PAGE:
The polyvinyl chloride resins for which the method of the present invention effectively operates embrace those of homopolymers of vinyl chloride and those of copolymers formed preponderantly of vinyl chloride. Examples of comonomers which are copolymerized to produce such vinyl chloride copolymers are vinyl esters; vinyl ethers, acrylic acid, methacrylic acid and esters thereof; maleic acid, fumaric acid, anhydrides thereof and esters of these acids and anhydrides; aromatic vinyl compounds; halogenated vinylidenes and vinyl halides other than vinyl chloride; acrylonitrile and methacrylonitrile; and olefins such as ethylene and propylene.
Preferably these copolymers contain such comonomers in the amount of 1-30% by weight.
For the purpose of adjusting the flexibility or rigidity of shaped articles of polyvinyl chloride resins, there are used low-molecular plasticizers. Examples of low-molecular plasticizers effective for the purpose include esters of phthalic acid such as di-2-ethylhexyl phthalate, di-n-octyl phthalate, dibutyl phthalate and butylbenzyl phthalate; esters of aliphatic dibasic acid such as dioctyl adipate and dibutyl sebacate; glycol esters such as diethylene glycol dibenzoate; esters of pentaerythritol; aliphatic esters such as methyl acetylicinolate; esters of phosphoric acid such as tricresyl phosphate and triphenyl phosphate; epoxidized oils such as epoxidized soybean oil and epoxidized linseed oil; esters of citric acid such as acetyltributyl citrate and acetyltrioctyl citrate; and aromatic esters such as trialkyl trimellitates and tetra-n-octyl pyromellitate. These low-molecular plasticizers are added in amounts in the range of from 20 to 100 parts by weight per 100 parts by weight of the aforementioned polyvinyl chloride resins.
Other additives are usable for the purpose of improving the shaped articles in their thermal resistance, lubricity, aging resistance, etc. Examples of effective stabilizers are metal salts of carboxylic acids such as calcium stearate, zinc stearate, lead stearate, barium stearate and cadmium stearate; tribasic lead sulfate; dibasic lead phosphite; and organic tin compounds such as dibutyl tin dilaurate, di-n-octyl tin maleate and di-n-octyl tin mercaptide. Examples of effective lubricants are esters such as butyl stearate; aliphatic acid amides such as ethylenebis stearoamide; higher fatty acids and esters thereof; and various grades of polyethylene waxes. Examples of other additives used in the fabrication of polyvinyl chloride resins are fillers, antioxidants, ultraviolet absorbers, antistatic agents, anti-dew agents, pigments, dyes and cross linking aids. Generally, these additives are used in amounts of not more than 10 parts by weight per 100 parts by weight of polyvinyl chloride resins to suit the respective intended uses.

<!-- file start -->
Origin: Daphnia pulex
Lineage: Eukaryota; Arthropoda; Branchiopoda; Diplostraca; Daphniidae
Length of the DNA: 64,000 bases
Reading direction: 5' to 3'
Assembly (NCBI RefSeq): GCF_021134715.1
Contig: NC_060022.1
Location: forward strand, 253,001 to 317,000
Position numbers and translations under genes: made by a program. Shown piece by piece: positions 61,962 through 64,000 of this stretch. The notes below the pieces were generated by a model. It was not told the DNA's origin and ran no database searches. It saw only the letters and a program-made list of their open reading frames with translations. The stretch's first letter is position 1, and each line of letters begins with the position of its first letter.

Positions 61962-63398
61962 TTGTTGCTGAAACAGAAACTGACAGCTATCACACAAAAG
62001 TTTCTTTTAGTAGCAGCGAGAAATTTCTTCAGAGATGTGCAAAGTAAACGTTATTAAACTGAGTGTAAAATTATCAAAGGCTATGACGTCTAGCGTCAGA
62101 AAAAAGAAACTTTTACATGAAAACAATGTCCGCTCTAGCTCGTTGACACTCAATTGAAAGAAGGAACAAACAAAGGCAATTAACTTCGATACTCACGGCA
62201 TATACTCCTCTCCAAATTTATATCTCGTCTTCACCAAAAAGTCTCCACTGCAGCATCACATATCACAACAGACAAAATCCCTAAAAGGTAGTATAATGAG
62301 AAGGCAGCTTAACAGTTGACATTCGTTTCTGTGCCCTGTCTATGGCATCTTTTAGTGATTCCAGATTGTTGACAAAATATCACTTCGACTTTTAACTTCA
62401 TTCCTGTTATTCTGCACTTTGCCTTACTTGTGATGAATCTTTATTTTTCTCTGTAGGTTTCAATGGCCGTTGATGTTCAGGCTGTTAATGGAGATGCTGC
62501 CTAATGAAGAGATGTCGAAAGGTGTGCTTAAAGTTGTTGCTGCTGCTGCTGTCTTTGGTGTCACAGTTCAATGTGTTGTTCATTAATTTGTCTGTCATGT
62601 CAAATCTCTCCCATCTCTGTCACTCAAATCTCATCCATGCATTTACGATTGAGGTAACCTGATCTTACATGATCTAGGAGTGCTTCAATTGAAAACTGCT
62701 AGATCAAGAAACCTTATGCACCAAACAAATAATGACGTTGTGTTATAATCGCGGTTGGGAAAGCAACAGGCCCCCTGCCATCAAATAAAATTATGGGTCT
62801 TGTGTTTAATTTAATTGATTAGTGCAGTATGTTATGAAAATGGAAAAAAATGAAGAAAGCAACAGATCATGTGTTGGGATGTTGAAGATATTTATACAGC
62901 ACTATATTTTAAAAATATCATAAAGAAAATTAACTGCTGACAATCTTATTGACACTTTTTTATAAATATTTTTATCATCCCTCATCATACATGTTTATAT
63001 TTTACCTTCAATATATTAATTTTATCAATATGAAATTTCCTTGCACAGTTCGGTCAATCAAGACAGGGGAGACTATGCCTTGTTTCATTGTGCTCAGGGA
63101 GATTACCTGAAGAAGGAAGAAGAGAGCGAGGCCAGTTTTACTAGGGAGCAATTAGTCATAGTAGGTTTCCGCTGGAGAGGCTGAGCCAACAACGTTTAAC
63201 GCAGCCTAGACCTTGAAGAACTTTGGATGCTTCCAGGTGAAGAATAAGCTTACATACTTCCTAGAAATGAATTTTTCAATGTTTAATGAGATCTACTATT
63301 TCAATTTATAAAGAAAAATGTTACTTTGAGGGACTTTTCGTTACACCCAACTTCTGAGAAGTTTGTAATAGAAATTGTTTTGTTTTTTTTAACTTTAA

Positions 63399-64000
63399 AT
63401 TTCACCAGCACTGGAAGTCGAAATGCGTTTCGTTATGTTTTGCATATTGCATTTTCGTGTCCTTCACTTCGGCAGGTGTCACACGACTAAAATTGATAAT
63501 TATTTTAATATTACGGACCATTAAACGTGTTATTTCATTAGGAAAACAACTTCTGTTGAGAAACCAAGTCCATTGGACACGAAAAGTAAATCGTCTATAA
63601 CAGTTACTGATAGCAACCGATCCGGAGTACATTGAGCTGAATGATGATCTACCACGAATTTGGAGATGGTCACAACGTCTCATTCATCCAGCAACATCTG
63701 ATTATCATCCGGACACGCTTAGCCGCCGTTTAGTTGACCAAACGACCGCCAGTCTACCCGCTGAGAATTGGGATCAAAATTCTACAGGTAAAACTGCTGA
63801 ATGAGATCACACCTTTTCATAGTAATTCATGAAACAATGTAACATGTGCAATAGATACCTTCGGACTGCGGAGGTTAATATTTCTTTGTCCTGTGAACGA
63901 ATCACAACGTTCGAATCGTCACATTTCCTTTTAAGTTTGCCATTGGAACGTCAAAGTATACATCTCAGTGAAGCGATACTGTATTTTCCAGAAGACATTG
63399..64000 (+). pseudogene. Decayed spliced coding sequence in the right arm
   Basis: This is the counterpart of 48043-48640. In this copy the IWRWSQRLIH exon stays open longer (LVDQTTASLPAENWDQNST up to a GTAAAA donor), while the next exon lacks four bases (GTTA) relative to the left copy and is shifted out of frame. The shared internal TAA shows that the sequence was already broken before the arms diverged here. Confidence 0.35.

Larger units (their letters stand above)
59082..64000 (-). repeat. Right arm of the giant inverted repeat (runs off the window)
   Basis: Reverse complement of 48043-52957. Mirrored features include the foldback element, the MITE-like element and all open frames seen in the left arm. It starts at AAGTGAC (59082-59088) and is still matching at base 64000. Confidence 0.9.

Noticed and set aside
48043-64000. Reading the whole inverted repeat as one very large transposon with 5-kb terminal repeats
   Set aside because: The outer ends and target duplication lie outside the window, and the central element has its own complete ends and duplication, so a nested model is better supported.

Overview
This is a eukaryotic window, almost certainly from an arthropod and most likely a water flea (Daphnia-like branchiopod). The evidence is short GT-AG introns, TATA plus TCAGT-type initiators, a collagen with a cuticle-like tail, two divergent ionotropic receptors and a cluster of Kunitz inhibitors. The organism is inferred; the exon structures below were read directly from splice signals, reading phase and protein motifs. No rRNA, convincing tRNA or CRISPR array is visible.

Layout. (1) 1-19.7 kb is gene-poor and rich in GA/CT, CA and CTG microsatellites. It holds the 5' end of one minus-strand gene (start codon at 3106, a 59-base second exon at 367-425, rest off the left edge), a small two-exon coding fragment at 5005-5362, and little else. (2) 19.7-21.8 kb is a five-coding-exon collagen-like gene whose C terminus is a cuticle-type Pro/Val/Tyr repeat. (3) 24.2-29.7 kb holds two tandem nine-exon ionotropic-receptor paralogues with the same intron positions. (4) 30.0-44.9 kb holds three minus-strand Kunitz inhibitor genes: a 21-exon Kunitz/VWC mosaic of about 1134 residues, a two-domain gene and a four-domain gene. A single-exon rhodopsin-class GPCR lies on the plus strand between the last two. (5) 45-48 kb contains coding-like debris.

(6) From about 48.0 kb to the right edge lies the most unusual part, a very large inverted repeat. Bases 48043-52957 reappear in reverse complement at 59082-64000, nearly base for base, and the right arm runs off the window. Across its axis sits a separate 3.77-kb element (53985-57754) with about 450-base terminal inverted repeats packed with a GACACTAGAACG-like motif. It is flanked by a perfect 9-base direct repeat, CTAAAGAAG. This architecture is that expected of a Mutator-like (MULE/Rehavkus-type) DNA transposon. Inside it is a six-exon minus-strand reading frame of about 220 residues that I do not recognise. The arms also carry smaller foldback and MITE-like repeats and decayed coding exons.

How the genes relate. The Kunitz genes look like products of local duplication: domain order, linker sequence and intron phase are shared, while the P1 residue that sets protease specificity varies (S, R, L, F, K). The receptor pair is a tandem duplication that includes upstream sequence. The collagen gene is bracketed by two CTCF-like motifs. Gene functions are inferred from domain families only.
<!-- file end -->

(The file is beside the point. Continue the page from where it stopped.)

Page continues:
Various polymeric rubbery elastomers may also be admixed with polyvinyl chloride resins. Examples of effective polymeric rubbery elastomers are ethylenevinyl acetate copolymers, acrylonitrile-butadiene copolymers, styrene-butadiene copolymers, methyl methacrylate-styrene-butadiene copolymers, acrylonitrile-styrene-butadiene copolymers, polyurethane elastomers, polyamide resins, caprolactam polymers and epoxy-modified polybutadiene resins. Preferably, these elastomers are used in amounts of not more than 50 parts by weight per 100 parts by weight of polyvinyl chloride.
The method of the present invention is used on the shaped articles obtained by fabrication of polyvinyl chloride resin compositions formulated as described above. The fabrication of these compositions can be effected by using any of the methods heretofore adopted for the manufacture of shaped articles of polyvinyl chloride resins, such as extrusion molding, injection molding, calendering, inflation molding and compression molding. The method of this invention is not particularly limited by the kind and shape of such shaped articles.